Forever Chemicals and Bone Health Study Spotlight Take-Away with Chef Dr. Mike

by Michael S. Fenster, MD

“Live as if you were to die tomorrow. Learn as if you were to live forever.”
― Mahatma Gandhi

Previously in this column the general effects of forever chemicals, a wide-ranging group of compounds containing perfluoroalkyl and polyfluoroalkyl substances (PFAs), was examined. A recent study revisited these effects in a group particularly susceptible to the insidious effects of long-lived chemical exposure: young adults.

This most recent study focused on the potential future state of bone health among young people, because bones play an important role in maintaining a healthy life in later years. Poor bone health or low bone density (osteoporosis) increases the risk of fractures, which can be devastating when they occur in larger bones like the hips. Postmenopausal women and those of Hispanic descent are particularly at risk.

The Study:

The Take-Away:

  • This is an important study because long-term bone health begins in childhood, particularly during puberty when rapid bone accrual occurs.
  • The higher the concentration of PFAs such as perfluorooctane sulfonic acid (PFOS) at baseline, the lower the bone accrual (and increased risk of osteoporosis) over time.
  • These findings suggest an increased risk of osteoporosis and subsequent fractures later in life, particularly among postmenopausal women and those of Hispanic descent, for those with a higher childhood and adolescent exposure to PFAs.

The Caveat:
Current estimates place the US drug market for osteoporosis at approximately $4 billion for 2025, involving approximately 20 percent of all women aged 50 years and older. For older Americans, in the first five years post-fracture, a study found that approximately 26 percent of women and 37 percent of men died. If a repeat fracture occurred within the same timeframe, the mortality risk increased to 50 percent for women and 75 percent for men.[1] Among ethnic groups, Hispanics have the highest risk.[2]

Bone health is the result of a multifactorial process involving genetics, exercise, hormones, and nutrition as well as exposure to certain diseases, environmental exposures, and medications. Bridging environmental exposure and nutrition are substances like PFAs which are often found in the packaging of many common foods, particularly take-away foods and prepackaged snacks.

The exact mechanisms by which these risks are conferred remains unknown, but previous research has suggested that PFAs act as endocrine disruptors within the body. They have been associated with the down regulation – and thus lower levels – of testosterone, which is important in regulating bone formation and bone loss. PFAs may also directly disrupt osteoblasts, which are the cells responsible for bone formation. Regardless of the mechanism, because future bone health is predominantly determined during childhood and adolescence, it is crucial to identify risk factors during these periods of life. Early intervention can assist in preserving bone health at all ages and preventing morbidities due to low bone density in adulthood.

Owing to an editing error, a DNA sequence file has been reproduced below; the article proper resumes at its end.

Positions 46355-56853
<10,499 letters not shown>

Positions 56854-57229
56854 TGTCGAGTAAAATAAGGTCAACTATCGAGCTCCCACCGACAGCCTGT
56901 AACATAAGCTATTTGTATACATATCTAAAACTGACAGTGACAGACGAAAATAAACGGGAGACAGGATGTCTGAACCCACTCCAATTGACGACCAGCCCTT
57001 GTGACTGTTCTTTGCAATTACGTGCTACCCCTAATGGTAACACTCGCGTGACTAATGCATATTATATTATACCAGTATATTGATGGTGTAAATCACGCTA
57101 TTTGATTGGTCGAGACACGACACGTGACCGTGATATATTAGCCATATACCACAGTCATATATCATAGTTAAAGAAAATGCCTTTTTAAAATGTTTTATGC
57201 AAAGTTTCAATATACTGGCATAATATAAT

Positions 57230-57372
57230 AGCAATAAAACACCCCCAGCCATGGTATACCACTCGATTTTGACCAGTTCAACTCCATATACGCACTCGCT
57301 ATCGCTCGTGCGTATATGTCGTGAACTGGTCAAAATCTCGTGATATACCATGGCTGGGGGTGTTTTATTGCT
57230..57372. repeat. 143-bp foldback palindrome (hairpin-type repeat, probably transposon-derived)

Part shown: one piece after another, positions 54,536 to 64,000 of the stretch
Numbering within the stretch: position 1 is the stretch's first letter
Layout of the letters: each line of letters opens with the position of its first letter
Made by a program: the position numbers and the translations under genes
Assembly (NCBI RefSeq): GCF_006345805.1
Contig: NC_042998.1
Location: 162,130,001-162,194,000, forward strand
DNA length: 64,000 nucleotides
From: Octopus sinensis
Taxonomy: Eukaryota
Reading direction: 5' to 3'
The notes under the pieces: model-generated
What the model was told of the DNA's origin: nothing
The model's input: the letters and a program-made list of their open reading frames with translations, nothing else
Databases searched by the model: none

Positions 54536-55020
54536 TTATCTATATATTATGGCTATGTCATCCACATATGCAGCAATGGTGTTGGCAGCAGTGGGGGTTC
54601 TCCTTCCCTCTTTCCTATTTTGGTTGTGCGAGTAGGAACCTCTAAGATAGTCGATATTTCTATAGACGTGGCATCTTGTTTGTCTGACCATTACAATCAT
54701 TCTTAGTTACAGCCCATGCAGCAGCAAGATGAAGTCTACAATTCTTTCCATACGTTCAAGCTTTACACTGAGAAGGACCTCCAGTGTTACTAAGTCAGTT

Previous research has found that several common PFAs were present in 97 to 100 percent of individuals screened in the United States.[3] A comprehensive approach to wellness requires paying attention to not only what we eat and where it comes from, but how it is packaged.

The Study:

Beglarian, E., Costello, E., Walker, D. I., Wang, H., Alderete, T. L., Chen, Z., Valvi, D., Baumert, B. O., Rock, S., Rubbo, B., Aung, M. T., Gilliland, F. D., Goran, M. I., Jones, D. P., McConnell, R., Eckel, S. P., Conti, D. V., Goodrich, J. A., & Chatzi, L. (2024). Exposure to perfluoroalkyl substances and longitudinal changes in bone mineral density in adolescents and young adults: A multi-cohort study. Environmental Research, 244, 117611.

Additional Resources:

Bliuc D, Nguyen ND, Nguyen TV, Eisman JA, Center JR. Compound risk of high mortality following osteoporotic fracture and refracture in elderly women and men. J Bone Miner Res. 2013 Nov;28(11):2317-24. doi: 10.1002/jbmr.1968.

Wright, N.C., Looker, A.C., Saag, K.G., Curtis, J.R., Delzell, E.S., Randall, S., Dawson-Hughes, B., 2014. The recent prevalence of osteoporosis and low bone mass in the femoral neck or lumbar spine. J. Bone Miner. Res. 29, 2520–2526.

Kato, K., Wong, L.-Y., Jia, L.T., Kuklenyik, Z., Calafat, A.M., 2011. Trends in exposure to polyfluoroalkyl chemicals in the U.S. Population: 1999-2008. Environ. Sci. Technol. 45, 8037–8045. Https://

[1] (Bliuc, Nguyen, Nguyen, Eisman, & Center, 2013)

[2] (Wright, et al., 2014)

[3] (Kato, Wong, Jia, Kuklenyik, & Calafat,, 2011)

Rate this post

You may also like

Subscribe To The Weekly Food & Nutrition News and Research Digest
The Center for Food As Medicine's weekly email news and research digest is everything you need to know about food, nutrition, fitness and health.
No Thanks
Thanks for signing up. You must confirm your email address before we can send you. Please check your email and follow the instructions.
We respect your privacy. Your information is safe and will NEVER be shared.
Don't miss out. Subscribe today.